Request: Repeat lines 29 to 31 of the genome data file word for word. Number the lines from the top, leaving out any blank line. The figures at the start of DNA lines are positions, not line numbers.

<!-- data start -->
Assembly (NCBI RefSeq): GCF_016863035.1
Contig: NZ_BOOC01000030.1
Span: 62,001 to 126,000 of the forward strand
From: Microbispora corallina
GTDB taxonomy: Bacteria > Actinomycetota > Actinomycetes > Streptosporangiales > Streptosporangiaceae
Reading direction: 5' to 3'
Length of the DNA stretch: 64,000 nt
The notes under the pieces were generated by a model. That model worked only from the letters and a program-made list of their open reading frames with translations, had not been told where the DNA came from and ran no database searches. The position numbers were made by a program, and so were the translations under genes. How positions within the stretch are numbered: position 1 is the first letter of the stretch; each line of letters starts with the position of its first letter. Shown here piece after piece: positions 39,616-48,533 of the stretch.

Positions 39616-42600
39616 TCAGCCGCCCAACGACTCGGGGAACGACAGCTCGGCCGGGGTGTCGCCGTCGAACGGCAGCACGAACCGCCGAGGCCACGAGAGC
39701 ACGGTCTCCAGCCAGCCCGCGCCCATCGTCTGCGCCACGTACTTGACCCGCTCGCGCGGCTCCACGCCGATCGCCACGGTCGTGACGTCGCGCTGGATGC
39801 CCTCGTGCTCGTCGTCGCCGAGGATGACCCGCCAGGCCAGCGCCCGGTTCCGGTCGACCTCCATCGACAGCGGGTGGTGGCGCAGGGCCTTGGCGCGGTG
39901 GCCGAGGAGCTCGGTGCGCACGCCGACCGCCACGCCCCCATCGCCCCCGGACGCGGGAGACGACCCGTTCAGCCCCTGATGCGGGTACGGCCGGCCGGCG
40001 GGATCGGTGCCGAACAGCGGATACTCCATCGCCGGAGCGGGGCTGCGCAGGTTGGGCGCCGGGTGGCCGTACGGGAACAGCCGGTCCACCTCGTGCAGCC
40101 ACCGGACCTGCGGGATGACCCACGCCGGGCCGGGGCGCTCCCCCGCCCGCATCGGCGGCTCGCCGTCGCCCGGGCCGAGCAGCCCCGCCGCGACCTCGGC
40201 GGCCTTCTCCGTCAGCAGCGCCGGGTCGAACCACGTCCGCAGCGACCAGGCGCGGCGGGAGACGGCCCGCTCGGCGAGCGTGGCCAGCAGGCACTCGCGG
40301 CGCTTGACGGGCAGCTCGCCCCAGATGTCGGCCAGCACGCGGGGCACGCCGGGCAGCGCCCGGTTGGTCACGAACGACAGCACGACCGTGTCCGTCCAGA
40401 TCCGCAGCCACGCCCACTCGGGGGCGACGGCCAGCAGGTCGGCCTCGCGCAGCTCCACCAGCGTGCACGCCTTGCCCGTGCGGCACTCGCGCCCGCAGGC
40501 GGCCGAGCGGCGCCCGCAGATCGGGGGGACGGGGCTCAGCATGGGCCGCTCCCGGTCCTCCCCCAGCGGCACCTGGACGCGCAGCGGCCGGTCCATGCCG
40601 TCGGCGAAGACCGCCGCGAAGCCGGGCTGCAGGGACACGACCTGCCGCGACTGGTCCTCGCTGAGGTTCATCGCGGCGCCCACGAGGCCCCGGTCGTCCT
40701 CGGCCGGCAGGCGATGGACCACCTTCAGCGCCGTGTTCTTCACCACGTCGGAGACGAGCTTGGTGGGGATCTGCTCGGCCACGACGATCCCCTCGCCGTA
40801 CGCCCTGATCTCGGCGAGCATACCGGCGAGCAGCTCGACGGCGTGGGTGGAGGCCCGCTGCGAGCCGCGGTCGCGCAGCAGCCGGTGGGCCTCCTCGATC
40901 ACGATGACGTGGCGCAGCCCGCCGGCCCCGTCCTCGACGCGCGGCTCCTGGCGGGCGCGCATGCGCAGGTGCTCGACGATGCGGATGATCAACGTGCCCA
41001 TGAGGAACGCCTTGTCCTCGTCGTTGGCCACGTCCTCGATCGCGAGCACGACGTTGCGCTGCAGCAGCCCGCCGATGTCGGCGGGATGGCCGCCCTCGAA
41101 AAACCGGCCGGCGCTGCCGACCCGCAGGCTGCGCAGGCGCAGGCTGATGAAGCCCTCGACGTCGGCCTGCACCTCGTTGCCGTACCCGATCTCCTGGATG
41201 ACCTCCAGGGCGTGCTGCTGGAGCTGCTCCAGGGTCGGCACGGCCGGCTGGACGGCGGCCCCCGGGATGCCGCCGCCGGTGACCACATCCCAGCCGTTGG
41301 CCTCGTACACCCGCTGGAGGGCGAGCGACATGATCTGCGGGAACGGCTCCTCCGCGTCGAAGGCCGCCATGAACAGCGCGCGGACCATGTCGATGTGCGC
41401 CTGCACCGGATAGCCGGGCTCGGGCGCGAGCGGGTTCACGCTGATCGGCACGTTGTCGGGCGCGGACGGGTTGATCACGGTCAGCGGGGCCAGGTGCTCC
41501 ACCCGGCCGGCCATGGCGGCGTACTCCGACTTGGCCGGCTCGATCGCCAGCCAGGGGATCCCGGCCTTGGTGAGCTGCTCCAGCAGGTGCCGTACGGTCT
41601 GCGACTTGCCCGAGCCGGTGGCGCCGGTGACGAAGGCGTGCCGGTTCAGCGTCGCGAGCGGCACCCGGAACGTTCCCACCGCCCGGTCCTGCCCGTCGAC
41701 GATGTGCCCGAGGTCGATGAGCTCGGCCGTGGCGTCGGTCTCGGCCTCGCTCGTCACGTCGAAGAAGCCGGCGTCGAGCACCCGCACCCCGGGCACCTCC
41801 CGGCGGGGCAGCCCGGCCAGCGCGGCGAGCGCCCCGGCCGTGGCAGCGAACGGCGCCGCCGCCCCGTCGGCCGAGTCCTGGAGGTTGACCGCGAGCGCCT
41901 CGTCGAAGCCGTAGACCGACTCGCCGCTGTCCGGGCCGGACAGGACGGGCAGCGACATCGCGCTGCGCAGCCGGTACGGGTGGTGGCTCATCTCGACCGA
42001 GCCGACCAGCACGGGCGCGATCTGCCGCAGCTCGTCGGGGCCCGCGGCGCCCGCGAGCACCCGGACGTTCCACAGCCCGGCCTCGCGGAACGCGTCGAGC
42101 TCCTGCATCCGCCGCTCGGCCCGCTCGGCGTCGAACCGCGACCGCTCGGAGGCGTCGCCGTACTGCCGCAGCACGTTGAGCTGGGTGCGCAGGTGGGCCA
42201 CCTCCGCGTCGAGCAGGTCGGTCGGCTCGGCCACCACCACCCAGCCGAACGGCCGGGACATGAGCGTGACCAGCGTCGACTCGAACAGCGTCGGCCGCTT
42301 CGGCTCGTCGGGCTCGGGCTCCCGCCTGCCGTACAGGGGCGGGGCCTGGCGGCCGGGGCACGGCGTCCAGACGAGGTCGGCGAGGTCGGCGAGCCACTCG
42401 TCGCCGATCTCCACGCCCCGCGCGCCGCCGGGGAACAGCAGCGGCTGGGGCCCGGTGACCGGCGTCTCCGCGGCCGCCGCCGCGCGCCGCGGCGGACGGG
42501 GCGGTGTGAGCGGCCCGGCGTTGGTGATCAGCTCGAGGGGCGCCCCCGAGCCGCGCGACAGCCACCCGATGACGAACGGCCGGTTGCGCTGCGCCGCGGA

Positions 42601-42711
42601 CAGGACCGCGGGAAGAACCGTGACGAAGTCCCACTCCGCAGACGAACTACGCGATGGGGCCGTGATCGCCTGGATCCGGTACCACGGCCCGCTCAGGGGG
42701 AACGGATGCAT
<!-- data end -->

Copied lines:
41501 ACCCGGCCGGCCATGGCGGCGTACTCCGACTTGGCCGGCTCGATCGCCAGCCAGGGGATCCCGGCCTTGGTGAGCTGCTCCAGCAGGTGCCGTACGGTCT
41601 GCGACTTGCCCGAGCCGGTGGCGCCGGTGACGAAGGCGTGCCGGTTCAGCGTCGCGAGCGGCACCCGGAACGTTCCCACCGCCCGGTCCTGCCCGTCGAC
41701 GATGTGCCCGAGGTCGATGAGCTCGGCCGTGGCGTCGGTCTCGGCCTCGCTCGTCACGTCGAAGAAGCCGGCGTCGAGCACCCGCACCCCGGGCACCTCC